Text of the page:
Olivia Wilde, Maria Bello bring Hollywood to Haiti

LOS ANGELES, (Reuters Life!) – After the devastating  earthquake rocked Haiti earlier this year, food and medical aid  poured into the island country, but in the months that followed  a pair of Hollywood actresses and their friends had another  idea. They wanted to build a movie theatre.

It may seem like a far-fetched notion, but since it opened  in September, the Sun City Picture House has become a place  that generates smiles on the faces of children and adults. It  also has been used as a community center and school, and it  helped spawned two similar buildings in different camps.

Maria Bello, who starred Adam Sandler comedy “Grown Ups,”  and “Tron” actress Olivia Wilde, have documented the efforts of  the group of people that brought the theater to life in a new,  short documentary they expect to screen at festivals throughout  the upcoming year.

“The thing that’s needed most in Haiti right now, besides  the immediate relief efforts, is joy. And that’s what this  movie is about,” Bello told Reuters.

The movie, “Sun City Picture House,” focuses on Haitian aid  worker Raphael Louigene — whose dream was to build a movie  theatre — and the two American aid workers who helped him  realize that dream by constructing it in just four days: Bryn  Mooser from Artists for Peace and Justice, and Dave Darg, who  works for Operation Blessing.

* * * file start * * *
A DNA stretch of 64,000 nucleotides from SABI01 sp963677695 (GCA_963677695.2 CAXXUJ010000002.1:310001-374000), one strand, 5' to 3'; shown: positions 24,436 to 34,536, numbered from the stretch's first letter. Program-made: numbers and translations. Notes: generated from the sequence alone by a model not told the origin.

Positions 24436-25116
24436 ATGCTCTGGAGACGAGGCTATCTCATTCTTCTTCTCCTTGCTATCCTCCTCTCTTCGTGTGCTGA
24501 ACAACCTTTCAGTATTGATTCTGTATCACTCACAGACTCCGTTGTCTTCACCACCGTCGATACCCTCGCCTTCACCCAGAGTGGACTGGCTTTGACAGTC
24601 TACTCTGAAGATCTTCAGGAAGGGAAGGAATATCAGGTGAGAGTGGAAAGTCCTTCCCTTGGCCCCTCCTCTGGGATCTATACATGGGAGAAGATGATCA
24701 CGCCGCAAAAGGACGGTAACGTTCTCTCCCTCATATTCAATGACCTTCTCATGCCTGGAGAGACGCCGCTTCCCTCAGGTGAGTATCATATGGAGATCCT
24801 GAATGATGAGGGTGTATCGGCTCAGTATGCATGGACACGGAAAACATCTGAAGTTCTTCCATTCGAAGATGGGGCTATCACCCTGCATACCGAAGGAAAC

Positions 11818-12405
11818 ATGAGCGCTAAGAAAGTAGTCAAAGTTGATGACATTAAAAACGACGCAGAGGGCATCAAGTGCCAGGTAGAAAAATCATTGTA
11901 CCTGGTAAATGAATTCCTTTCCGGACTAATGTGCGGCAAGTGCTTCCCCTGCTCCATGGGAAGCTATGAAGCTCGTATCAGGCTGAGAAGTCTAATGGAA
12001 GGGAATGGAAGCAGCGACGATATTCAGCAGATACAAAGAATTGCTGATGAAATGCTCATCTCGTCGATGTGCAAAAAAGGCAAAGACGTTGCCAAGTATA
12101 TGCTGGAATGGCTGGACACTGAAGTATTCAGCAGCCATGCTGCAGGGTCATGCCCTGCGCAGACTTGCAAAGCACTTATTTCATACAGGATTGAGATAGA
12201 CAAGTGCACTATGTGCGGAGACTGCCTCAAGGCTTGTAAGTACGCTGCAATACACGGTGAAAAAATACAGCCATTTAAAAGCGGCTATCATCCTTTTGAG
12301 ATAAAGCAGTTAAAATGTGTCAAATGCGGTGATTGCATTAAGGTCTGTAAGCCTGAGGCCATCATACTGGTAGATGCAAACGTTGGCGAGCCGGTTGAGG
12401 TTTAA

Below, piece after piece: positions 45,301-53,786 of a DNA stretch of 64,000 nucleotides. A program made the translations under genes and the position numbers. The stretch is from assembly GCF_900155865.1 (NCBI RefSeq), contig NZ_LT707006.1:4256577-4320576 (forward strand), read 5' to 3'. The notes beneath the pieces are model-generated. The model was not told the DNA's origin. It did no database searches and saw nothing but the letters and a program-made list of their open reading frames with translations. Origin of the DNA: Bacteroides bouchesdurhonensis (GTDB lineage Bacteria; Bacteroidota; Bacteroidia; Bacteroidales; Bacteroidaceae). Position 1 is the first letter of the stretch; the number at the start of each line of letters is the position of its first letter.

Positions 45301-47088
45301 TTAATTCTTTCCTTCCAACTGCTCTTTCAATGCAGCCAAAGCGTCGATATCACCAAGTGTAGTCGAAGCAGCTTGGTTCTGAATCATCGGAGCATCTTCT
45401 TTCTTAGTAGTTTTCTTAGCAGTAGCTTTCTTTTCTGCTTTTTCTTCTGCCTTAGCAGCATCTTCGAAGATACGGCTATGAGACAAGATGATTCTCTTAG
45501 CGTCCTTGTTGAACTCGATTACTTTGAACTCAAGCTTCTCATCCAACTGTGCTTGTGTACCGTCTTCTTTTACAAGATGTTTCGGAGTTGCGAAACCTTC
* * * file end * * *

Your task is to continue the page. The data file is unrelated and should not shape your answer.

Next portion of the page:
Darg directed the documentary. Mooser produced, and they  hired a student from Haiti’s only film school, Cine Institute,  to shoot it.
Bello, 43, and Wilde, 26, both advisory board members of  Artists for Peace and Justice, had volunteered in Haiti before  January’s earthquake, and even then, theatres were in short  supply. Wilde remembers one night standing with “40 or so  Haitians as we projected ‘Home Alone’ onto a sheet slung over a  wall, creating an impromptu late-night outdoor theater smack in  the middle of the slums known as Cite Soleil, or Sun City.”

Watching their faces in the light from a projector was an  important moment for Wilde. “That’s when I understood the need  for an Artist for Peace and Justice Film Project,” she said.

The Sun City theatre project came to fruition when, during  their earthquake relief work, Louigene shared his dream of  building a theater, and Darg and Mooser said they would help.

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